Pensacola, Florida
Monday November 12th 2018

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Teaching About the Holocaust

By Sammi Sontag

Approximately 6 million European Jews, around two-thirds of the Jewish population of Europe, were systematically murdered by Nazi Germany and its collaborators during World War II. Teacher Lauren Samoszenko educates her Ransom Middle School students about the Holocaust and was recently honored for her efforts.

Samoszenko, 29, was chosen as a 2018 Jewish Foundation for the Righteous Alfred Lerner Fellow, along with 29 other educators from 12 different states, Poland and Croatia. During a five-day seminar at Columbia University, she and her colleagues delved deep into Holocaust history.

“This was definitely an intense week,” she said. “We learned more than I ever thought I could have in a week. The professors and the doctors and all the lecturers that were brought in were very well-versed and so knowledgeable.”

She added, “And it was wonderful that they didn’t talk over your head. It was content you could actually understand.”

Samoszenko has taught middle school civics for six years. She became passionate about the Holocaust after she learned about her grandfather’s experience in Bremerhaven, Germany, when she was in college.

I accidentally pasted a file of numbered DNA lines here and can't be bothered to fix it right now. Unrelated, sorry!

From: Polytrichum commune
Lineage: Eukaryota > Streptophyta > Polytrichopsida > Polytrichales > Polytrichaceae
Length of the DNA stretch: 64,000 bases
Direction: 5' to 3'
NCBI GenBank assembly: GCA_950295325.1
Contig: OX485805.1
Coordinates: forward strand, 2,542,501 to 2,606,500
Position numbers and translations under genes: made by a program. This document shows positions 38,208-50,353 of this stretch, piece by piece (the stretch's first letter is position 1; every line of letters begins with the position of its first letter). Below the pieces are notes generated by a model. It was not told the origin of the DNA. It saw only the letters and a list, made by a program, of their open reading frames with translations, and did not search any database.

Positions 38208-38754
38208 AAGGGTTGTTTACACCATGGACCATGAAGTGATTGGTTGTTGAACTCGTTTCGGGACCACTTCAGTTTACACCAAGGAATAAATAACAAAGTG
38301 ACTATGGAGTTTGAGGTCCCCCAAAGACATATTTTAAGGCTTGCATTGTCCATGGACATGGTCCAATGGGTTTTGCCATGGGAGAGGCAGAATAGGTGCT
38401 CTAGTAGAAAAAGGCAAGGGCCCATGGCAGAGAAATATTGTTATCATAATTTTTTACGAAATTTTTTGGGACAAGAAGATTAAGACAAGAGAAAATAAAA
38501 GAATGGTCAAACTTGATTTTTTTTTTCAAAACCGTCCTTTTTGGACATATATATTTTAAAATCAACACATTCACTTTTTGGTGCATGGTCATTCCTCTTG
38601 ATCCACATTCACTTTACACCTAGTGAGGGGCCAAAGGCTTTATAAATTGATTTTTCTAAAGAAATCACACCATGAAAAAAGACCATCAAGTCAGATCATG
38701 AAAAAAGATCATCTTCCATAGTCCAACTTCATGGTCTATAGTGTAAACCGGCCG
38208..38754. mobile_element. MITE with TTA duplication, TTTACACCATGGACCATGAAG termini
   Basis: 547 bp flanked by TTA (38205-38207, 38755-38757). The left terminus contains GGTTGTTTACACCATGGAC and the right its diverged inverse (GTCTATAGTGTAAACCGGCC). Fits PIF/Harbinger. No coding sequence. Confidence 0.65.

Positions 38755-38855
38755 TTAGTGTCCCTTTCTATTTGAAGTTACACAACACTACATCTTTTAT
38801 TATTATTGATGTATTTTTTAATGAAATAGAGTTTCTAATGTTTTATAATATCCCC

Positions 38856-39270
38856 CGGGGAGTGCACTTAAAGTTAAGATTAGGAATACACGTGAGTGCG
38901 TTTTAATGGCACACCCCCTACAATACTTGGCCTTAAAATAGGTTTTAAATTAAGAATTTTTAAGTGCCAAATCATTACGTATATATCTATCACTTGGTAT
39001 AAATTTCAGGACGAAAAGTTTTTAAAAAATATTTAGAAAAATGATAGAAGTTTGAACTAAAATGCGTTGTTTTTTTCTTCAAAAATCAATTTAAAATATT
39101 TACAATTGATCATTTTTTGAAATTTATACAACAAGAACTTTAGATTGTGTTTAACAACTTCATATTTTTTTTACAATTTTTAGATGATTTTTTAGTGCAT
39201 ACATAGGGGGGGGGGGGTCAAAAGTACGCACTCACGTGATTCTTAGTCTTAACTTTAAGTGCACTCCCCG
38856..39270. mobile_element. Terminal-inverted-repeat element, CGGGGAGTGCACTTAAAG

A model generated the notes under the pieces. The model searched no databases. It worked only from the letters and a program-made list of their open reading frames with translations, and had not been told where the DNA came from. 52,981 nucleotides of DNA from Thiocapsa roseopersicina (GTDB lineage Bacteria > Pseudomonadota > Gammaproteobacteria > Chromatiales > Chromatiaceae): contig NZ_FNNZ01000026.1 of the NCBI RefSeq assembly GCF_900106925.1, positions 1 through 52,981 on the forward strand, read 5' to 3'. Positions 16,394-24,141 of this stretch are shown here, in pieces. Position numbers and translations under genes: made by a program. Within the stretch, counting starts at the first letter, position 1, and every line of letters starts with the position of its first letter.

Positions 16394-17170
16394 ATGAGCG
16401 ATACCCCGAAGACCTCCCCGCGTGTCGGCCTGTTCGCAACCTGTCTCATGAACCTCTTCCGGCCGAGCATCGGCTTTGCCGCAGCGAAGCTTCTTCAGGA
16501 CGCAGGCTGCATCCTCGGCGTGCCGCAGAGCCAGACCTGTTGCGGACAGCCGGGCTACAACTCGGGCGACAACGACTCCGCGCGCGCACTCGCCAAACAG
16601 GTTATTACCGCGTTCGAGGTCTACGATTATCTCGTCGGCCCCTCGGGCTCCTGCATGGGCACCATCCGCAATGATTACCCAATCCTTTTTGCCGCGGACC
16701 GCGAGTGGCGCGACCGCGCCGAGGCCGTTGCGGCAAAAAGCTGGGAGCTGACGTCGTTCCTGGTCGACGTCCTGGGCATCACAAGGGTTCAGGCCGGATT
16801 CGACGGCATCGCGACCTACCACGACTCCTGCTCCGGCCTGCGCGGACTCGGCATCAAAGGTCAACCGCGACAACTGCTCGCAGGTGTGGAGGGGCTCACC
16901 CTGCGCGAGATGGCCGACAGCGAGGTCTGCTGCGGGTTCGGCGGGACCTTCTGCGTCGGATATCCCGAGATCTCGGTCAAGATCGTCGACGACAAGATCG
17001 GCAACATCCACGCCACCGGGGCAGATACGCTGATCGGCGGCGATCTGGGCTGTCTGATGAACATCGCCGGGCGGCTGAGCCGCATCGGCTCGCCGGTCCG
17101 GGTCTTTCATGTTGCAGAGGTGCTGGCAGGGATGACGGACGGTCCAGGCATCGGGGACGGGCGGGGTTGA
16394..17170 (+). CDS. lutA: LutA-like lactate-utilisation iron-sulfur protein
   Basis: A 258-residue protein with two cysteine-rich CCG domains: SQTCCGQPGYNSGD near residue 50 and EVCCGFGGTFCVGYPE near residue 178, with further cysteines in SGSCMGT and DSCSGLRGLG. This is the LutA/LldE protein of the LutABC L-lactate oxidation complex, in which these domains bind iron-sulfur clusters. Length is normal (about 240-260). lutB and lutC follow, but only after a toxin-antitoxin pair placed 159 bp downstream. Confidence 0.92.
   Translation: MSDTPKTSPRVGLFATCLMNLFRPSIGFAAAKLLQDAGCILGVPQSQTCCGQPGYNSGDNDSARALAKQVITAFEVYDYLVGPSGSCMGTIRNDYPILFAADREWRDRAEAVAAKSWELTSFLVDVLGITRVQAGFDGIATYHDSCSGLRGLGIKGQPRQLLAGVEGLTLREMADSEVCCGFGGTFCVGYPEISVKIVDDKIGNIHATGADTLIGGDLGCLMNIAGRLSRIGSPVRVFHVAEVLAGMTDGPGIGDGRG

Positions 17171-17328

Her grandfather was born in the concentration camp when it was under Nazi control and lived there until he was eight years old in 1950. After the camp’s liberation, it became a displaced persons camp. Her grandfather’s experience struck a chord within her, so she began to educate herself further.

“I didn’t learn about the Holocaust in depth until I was much older,” she said. “And I want my students to have exposure to it much before the end of their high school career. So at the end of every school year, after I teach civics, I’m allowed to teach whatever I want, and I teach the Holocaust. It’s usually the first time they’re learning about it, so it’s interesting to them.”

She realized how critical Holocaust studies are because the Panhandle lacks true concentrated Holocaust education, she said. So, she created a Holocaust studies curriculum for her seventh-grade students.

“The state of Florida legally mandates Holocaust studies for grades K-12,” Samoszenko said. “It depends on the teacher, but it’s not something that is often pushed. I think in South Florida it happens more often because there are more Holocaust survivors and people who are more vocal in that area, but especially in our region it just doesn’t get taught as much.”

She added, “But then when it is taught in world and U.S. history, those teachers just have such a broad span of content to cover that a lot of time they can only spend a class period on the Holocaust, so they don’t get behind on other material.”

The Gulf Coast Center for Holocaust and Human Rights Education in Mobile, Ala., nominated Samoszenko for the Alfred Lerner Fellowship program this year.

The center provides training for teachers and educators who want to learn about the Holocaust and how to teach it. It also honors Holocaust victims and supports Holocaust scholarship so those who wish to educate themselves can.